The Anti-Gay Agenda
By Melinda Barton
Saturday, February 25, 2006 at 07:32 AM
According to an article in the Washington Post, Gov. Timothy Kaine (D) of my new home state of Virginia issued an executive order banning discrimination against gays and lesbians in state employment. Attorney General Robert F. McDonnell (R) has issued an opinion that the order violates the state constitution since the state supreme court has never given gay people protected status and the state legislature has voted against non-discrimination legislation that applies to gay people. Kaine's order, according to McDonnell, oversteps his constitutional boundaries and usurps the power of the legislature. For now, Kaine's order holds as McDonnell's opinion holds no legal weight. However, this is probably only the beginning of challenges to the order.
This is also the type of incident which proves that the Republicans aren't just "protecting marriage," but rather promoting the wholesale oppression of LGBT people. The major gay rights organizations, from the early 90's onward, have failed to do anything substantial to stem the tide of anti-gay legislation or to assist in the passage of vital pro-gay laws.
As a political strategy, this has been horribly productive. Many pundits argue that Bush owes his presidency and the Republicans their legislative majority to the scapegoating of gays and lesbians. Considering that they managed to paint John Kerry as pro-gay marriage despite the fact that he was against it, the Republican manipulation of national homophobia has been successful indeed.
The major gay rights organizations traded success for access in the early 90's, spending more time than Monica Lewinski on their knees before Bill Clinton and other lying Democrats who made big promises until they got what they wanted from their favorite house homos. Even after their beloved masters showed they were working against LGBT interests, gay rights "leaders" continued to bow and scrape and fawn adoringly all over these homophobes in gay-friendly clothes. To this day, the perpetually self-deluded will swear Clinton was a great president for gay people despite the fact that his passage of "Don't Ask, Don't Tell, Don't Pursue" and the Defense of Marriage Act made things far worse for gay people than they would have been if he'd just sat on his hands for eight years.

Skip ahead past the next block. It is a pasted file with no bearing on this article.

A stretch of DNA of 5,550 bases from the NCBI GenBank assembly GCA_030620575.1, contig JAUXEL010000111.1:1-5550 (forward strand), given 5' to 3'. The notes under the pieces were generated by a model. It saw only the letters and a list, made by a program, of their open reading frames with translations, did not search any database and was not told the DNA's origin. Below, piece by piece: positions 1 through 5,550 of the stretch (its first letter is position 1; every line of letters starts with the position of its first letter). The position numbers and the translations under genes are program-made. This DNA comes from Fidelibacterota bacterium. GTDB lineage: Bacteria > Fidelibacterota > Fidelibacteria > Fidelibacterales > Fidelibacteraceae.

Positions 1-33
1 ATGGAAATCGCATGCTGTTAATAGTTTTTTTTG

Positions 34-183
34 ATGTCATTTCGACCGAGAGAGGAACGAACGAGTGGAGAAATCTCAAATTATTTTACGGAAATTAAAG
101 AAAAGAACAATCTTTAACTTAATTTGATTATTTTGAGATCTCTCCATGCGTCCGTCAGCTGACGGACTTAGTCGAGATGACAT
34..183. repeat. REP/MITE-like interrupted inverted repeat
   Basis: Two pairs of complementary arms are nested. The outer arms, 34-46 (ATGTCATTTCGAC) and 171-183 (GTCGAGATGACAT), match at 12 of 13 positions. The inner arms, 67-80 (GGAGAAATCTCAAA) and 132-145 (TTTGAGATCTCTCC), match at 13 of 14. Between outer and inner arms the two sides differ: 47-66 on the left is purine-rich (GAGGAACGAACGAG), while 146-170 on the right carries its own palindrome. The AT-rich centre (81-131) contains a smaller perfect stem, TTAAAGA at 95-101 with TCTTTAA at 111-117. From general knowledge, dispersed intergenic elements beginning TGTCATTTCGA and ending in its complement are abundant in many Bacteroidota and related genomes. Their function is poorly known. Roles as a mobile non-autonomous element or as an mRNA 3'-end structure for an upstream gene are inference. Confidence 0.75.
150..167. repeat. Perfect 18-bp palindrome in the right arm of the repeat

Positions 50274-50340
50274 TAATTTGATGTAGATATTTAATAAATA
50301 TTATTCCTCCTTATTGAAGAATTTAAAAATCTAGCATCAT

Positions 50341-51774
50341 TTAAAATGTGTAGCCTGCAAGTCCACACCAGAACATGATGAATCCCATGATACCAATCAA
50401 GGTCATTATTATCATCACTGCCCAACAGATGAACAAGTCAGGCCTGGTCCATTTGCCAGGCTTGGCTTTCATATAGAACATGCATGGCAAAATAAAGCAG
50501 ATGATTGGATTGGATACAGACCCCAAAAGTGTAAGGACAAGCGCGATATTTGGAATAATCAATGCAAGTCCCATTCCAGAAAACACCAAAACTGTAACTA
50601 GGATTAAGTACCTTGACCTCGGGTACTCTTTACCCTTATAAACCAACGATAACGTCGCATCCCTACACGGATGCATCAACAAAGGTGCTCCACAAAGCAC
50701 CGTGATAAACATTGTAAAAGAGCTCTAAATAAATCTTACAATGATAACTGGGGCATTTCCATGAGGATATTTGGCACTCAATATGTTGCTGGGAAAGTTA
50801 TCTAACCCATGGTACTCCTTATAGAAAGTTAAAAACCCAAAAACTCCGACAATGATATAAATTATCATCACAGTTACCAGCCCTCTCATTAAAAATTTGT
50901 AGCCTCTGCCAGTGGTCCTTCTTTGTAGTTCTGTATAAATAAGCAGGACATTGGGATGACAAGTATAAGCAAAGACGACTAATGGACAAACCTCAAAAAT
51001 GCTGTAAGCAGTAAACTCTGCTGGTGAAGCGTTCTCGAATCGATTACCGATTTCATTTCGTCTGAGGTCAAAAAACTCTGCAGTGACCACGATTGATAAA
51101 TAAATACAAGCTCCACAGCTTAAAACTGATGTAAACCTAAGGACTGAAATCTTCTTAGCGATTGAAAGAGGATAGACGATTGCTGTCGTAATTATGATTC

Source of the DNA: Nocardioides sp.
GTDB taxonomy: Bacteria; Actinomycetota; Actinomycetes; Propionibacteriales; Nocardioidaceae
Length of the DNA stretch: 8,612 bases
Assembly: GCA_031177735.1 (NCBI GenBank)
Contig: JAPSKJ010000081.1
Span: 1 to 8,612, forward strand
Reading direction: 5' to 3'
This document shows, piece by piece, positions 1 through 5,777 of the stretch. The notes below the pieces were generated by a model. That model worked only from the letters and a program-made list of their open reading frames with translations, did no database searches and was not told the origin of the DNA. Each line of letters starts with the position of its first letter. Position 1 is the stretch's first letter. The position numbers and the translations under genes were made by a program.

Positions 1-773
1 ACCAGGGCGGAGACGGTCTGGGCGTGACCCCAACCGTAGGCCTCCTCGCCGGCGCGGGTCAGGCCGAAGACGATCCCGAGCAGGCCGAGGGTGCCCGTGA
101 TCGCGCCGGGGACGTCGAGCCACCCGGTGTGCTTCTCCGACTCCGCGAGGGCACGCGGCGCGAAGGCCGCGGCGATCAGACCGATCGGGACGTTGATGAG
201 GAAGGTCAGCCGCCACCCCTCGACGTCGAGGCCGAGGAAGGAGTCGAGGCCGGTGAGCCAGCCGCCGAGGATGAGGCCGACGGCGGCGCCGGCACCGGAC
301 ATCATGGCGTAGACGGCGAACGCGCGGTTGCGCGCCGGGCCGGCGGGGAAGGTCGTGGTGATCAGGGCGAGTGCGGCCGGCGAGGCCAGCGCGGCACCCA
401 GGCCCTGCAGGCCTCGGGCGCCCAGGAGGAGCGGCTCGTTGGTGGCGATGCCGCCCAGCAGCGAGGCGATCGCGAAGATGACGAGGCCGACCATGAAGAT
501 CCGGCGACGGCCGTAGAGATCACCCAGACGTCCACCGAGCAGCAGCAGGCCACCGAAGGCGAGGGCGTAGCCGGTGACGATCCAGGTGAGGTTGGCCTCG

And people have the nerve to tell us not to be angry! So, I ask: If they took away your freedom, wouldn't you be angry? If they stomped on your rights, wouldn't you be outraged? Wouldn't you rather die fighting to be free than live accepting oppression as your lot? I know I would and I am.
I'm angry and outraged and I'm not afraid to show it. I will not bow and scrape before my "masters" in the vain hope that they'll toss me a handful of crumbs. I am nobody's house homo. I am definitely nobody's field dyke. I have spent my entire adult life fighting. Every speech, panel, petition, protest, article, and personal encounter has been about proving that I will not accept oppression, not mine or anyone else's. My humanity is not a matter of your opinion. My freedom is neither yours to give nor yours to take away.
The house homos like to jump all over lesbians like me, tell us that we shouldn't be so open about our sexual orientation or our anger because "straight people don't want to hear that." Ask me how much I care. I have absolutely no concern whatsoever about what straight people want to hear. I know what they need to hear, what they're going to hear: Your privilege has been purchased at the cost of my freedom, my rights, and my basic human dignity. That's a price I'm just not going to pay any more. So, deal with it.